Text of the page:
CultureMiddle East

Football and Falafel: An Interview With a Palestinian American

An Interview With a Palestinian American About Integrating Faith and Culture into the American Lifestyle

Zaid Alemam, a 21-year-old student at North Carolina State University, shares his experience of what it’s like being a Muslim Arab in America.

Assalaamu alaikum, Zaid, how are you?

Walikum Asalam. I’m well, thank you.

Winter break and New Years are almost upon us, so what do you and your Arab American friends do for fun? Is there a meshing of your two cultures, or do you just do American things?

I actually have two sets of Muslim American friends, which is kind of weird. It’s mainly because most of my immigrant Arab friends go to a different school than I. So I have those friends, but I also have friends that I made at my current college who are more “Americanized.” They’re all engineering students so I get to nerd it out with them when we hang out. My immigrant Arab friends are all business and med school students; we keep things more cultural and traditional.

I don’t live in a big urban city, so fun is very limited in our neck of the woods. If you look at the Raleigh subreddit, a lot of the posts are from users asking others about what they do for fun. The answer is usually alcohol, bar hopping, and clubbing. Other than that, there are very limited options. So our fun ends up including things like going to restaurants, going to the theater, watching different types of sports together, and sometimes actually going out to a sports event, like a football game. We’ve also been doing this thing where we all go buy snacks and food (falafel, shawarma, sfeeha, mana’eesh, etc) and meet up at a friend’s house and play FIFA or some sort of board game. Our favorites are Monopoly and Cards Against Humanity. Occasionally we will go to a hookah café, and ironically not order hookah but just chill and chat. We like the Middle Eastern setting and environment there.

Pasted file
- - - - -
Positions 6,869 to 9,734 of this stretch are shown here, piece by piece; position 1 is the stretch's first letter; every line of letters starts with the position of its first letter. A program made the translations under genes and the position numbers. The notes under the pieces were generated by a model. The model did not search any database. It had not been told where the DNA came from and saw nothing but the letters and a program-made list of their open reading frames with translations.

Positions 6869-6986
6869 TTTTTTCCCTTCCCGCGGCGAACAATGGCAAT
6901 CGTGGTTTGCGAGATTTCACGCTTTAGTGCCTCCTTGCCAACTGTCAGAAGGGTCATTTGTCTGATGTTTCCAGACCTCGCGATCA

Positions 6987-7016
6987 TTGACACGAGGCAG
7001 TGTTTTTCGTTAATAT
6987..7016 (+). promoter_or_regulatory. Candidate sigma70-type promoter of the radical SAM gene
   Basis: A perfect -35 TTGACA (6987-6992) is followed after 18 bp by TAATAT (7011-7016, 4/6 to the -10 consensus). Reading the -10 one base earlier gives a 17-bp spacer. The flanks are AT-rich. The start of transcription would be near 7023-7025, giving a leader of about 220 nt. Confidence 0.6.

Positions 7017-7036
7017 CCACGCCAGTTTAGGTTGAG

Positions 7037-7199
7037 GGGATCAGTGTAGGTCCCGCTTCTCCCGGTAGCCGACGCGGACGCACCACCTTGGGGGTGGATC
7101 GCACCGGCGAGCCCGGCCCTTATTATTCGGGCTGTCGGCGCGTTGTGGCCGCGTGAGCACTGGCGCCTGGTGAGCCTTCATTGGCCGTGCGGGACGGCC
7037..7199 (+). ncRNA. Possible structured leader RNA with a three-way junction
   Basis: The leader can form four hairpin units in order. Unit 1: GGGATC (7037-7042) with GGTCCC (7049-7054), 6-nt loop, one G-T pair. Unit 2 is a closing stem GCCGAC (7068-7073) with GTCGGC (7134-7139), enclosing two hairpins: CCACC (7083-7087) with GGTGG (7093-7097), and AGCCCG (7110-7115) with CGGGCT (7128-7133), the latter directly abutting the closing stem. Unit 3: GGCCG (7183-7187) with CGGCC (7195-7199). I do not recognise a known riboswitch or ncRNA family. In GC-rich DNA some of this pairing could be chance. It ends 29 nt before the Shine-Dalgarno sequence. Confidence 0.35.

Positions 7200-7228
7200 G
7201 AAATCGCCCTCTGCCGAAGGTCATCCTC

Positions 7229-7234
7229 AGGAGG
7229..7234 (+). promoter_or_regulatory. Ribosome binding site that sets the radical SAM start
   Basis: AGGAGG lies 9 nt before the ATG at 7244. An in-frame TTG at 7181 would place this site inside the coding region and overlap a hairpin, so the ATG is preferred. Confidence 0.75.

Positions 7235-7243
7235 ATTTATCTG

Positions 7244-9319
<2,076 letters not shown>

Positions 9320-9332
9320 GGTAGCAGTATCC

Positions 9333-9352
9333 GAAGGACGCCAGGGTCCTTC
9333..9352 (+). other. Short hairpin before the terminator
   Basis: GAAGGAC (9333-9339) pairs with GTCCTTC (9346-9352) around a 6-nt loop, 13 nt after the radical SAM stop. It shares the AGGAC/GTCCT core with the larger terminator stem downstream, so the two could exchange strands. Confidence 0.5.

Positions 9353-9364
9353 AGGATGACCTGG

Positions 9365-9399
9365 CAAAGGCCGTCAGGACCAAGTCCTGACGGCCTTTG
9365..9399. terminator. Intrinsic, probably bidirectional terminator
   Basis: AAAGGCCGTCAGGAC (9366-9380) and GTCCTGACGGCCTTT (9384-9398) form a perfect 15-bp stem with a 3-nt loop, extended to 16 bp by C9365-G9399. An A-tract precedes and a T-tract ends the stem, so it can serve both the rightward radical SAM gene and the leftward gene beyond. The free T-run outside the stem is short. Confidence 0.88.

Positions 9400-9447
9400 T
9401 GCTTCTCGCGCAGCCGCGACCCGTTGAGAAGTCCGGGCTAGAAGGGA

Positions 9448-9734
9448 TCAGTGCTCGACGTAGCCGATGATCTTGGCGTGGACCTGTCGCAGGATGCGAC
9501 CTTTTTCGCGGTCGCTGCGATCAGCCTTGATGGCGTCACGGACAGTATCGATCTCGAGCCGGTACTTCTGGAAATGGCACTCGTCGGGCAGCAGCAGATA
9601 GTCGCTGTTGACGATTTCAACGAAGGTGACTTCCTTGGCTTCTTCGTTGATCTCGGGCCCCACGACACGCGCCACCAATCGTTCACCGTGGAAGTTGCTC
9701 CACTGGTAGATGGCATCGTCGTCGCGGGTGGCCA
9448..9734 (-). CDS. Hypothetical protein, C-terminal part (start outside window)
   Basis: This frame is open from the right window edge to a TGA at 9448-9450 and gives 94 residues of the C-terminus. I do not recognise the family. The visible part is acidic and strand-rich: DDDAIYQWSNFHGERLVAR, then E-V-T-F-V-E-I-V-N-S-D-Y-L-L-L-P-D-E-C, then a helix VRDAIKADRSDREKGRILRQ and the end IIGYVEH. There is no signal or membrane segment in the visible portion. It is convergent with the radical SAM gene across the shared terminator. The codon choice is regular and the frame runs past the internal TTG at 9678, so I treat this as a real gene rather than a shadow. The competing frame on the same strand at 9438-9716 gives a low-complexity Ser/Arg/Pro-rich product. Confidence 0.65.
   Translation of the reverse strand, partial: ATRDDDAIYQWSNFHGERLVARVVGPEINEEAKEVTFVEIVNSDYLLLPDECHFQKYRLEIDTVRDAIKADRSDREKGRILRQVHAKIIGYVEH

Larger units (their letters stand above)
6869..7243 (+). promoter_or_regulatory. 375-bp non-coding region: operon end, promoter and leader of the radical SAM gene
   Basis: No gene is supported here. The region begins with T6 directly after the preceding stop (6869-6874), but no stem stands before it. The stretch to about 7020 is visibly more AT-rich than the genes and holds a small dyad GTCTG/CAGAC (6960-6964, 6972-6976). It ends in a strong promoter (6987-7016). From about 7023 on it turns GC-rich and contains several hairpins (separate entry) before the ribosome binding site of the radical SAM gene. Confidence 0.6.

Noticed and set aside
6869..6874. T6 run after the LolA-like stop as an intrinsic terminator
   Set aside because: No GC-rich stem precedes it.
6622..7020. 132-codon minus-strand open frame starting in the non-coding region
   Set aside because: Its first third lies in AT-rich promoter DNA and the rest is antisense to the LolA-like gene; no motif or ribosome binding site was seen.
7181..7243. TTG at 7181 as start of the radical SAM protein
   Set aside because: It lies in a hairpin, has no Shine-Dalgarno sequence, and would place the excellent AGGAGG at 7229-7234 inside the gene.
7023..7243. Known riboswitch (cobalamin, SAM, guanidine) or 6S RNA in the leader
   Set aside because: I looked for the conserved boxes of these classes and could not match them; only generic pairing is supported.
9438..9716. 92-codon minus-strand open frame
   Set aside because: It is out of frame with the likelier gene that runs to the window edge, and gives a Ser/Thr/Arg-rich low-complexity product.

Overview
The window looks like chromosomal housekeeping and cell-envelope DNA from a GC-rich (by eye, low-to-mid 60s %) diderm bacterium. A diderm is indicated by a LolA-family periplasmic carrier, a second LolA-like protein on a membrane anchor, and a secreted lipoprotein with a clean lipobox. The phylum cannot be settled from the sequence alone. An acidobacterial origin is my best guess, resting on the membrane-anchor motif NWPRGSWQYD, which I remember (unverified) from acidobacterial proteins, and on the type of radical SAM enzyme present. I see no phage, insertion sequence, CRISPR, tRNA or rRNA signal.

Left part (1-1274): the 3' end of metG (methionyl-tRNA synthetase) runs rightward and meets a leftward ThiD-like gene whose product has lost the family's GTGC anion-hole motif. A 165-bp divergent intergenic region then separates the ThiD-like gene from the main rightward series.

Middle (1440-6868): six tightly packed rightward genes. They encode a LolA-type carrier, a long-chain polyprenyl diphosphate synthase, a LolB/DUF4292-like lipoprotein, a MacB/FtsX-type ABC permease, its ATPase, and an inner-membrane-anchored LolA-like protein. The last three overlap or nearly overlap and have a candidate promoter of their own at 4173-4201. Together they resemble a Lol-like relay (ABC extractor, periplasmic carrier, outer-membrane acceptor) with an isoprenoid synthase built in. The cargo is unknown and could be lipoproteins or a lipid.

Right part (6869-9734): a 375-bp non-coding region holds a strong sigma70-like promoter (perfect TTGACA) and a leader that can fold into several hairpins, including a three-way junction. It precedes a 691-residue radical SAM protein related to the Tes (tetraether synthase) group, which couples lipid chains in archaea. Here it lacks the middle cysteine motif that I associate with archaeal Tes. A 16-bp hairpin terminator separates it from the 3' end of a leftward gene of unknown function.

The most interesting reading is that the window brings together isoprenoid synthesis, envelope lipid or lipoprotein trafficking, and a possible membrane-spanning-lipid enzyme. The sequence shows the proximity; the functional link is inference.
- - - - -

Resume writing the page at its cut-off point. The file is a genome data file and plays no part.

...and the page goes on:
Strangely enough, my two groups of friends don’t know much about each other because they never really crossed paths before. I have non-Muslim, non-Arab friends too, but we don’t hang out much outside of campus.

Many first or second generation Americans can relate to having a sort of split life, where one part is more traditional than the other. I suppose it depends on how traditional your family or background is. Do you have any memories of living in the Middle East?

I visit Jordan every couple of years. I was only 3 years old when we moved to the US. The only memories I have of Jordan before we immigrated to the US was of the truck my dad used to own. It was a 2-seater, so I would be seated in the middle where the engine compartment was. I remember how hot it felt sitting there.

What are some Arab customs you want to bring back into your life?

Mainly being more family oriented. I feel like my family is slowly becoming individualistic rather than collective, and I’m sure my children (iA) will have a hard time being Arab, if they are fully Arab. I also like the idea of having an elder everyone respects: the person people go to to resolve problems. Nowadays, the elderly say things and people just laugh at them and don’t take them seriously. It’s a real tragedy.

I’d also really like to have relationships with my neighbors; caring for them, asking about their health, exchanging food. I know none of my neighbors on a personal level. The only neighbors I happen to interact with are also Arab, and very few.

Middle Eastern weddings are very nice, too. You simply can’t have one the same way as they do back home. No people in cars honking their horns down the streets on the way to the wedding hall, no celebratory gunfire, no zafes [musical receptions]. I miss that.